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“Yes, Madam Budd, yes; I dare say it is so, and ought
to be so; and I ask pardon for having said as much as I
did. But my love for your niece is of so animated and
lastin' a natur', that I scarce know what I did say.”

“Captain Spike, you amaze me! I declare I can hardly
breathe for astonishment. My niece! Surely you do not
mean Rosy!”

“Who else should I mean? My love for Miss Rose is
so very decided and animated, I tell you, Madam Budd,
that I will not answer for the consequences, should you not
consent to her marryin' me.”

“I can scarce believe my ears! You, Stephen Spike,
and an old friend of her uncle's, wishing to marry his

“Just so, Madam Budd; that's it, to a shavin'. The
regard I have for the whole family is so great, that nothin'
less than the hand of Miss Rose in marriage can, what I
call, mitigate my feelin's.”

Now the relict had not one spark of tenderness herself
in behalf of Spike; while she did love Rose better than
any human being, her own self excepted. But she had
viewed all the sentiment of that morning, and all the fine
speeches of the captain, very differently from what the present
state of things told her she ought to have viewed them;
and she felt the mortification natural to her situation. The
captain was so much bent on the attainment of his own
object, that he saw nothing else, and was even unconscious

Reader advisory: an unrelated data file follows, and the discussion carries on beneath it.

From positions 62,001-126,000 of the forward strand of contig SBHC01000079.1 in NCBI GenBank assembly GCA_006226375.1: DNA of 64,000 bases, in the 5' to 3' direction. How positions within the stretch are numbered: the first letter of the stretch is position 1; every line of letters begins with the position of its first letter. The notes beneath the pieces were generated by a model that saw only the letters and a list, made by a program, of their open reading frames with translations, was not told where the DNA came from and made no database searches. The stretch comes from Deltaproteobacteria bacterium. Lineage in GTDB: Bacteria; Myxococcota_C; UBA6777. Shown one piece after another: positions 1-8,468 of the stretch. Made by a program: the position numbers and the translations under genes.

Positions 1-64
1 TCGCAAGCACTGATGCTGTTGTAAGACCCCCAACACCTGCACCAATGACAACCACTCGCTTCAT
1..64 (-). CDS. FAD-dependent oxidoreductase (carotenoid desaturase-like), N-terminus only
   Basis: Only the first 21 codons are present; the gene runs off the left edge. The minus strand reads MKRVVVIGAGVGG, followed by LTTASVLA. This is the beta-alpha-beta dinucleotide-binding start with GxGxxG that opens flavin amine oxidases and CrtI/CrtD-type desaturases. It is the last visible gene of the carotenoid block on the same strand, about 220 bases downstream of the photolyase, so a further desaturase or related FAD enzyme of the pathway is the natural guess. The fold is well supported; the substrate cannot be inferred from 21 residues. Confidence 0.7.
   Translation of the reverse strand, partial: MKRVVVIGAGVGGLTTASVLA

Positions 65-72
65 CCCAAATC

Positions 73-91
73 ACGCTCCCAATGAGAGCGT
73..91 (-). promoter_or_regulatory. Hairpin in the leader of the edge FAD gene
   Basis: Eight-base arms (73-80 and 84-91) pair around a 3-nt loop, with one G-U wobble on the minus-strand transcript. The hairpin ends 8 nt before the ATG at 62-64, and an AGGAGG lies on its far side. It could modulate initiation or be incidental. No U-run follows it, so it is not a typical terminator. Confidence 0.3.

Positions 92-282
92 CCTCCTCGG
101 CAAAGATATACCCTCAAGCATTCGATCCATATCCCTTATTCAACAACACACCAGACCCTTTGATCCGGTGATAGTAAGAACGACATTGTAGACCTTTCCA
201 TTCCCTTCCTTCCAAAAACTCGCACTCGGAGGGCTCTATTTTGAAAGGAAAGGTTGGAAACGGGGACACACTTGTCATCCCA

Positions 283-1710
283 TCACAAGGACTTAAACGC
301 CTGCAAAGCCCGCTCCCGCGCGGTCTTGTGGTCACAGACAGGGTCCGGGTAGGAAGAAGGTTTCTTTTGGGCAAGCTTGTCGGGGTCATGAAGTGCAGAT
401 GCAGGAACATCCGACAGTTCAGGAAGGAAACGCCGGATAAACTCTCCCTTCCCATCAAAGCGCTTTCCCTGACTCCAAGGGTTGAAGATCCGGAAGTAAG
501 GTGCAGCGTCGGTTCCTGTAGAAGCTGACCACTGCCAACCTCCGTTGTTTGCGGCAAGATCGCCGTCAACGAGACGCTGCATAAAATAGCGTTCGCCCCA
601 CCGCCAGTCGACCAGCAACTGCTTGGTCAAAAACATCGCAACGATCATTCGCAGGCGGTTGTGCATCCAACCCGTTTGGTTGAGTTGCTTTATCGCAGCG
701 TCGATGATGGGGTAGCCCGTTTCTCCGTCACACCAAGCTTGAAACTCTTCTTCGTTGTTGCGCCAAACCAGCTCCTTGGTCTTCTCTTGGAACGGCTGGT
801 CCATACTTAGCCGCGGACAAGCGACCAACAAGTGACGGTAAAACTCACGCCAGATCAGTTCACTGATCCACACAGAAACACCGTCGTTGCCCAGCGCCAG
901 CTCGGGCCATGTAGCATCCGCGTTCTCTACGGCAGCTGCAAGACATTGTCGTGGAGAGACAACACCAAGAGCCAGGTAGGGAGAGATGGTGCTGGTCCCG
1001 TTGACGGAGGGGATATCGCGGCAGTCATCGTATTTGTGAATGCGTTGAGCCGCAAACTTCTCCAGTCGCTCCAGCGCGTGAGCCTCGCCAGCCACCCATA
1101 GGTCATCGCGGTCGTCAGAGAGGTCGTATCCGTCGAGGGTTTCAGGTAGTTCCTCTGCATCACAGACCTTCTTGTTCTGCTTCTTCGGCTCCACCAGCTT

that his extraordinary and somewhat loud discourse had
been overheard. Least of all did he suspect that his admiration
had been mistaken; and that in what he called
“courtin' ” the niece, he had been all the while “courtin' ”
the aunt. But little apt as she was to discover any thing,
Mrs. Budd had enough of her sex's discernment in a matter
of this sort, to perceive that she had fallen into an awkward
mistake, and enough of her sex's pride to resent it. Taking
her work in her hand, she left her seat, and descended to
the cabin, with quite as much dignity in her manner as it
was in the power of one of her height and “build” to express.
What is the most extraordinary, neither she nor
Spike ever ascertained that their whole dialogue had been
overheard. Spike continued to pace the quarter-deck for

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several minutes, scarce knowing what to think of the relict's
manner, when his attention was suddenly drawn to other
matters by the familiar cry of “sail-ho!”

This was positively the first vessel with which the Molly
Swash had fallen in since she lost sight of two or three craft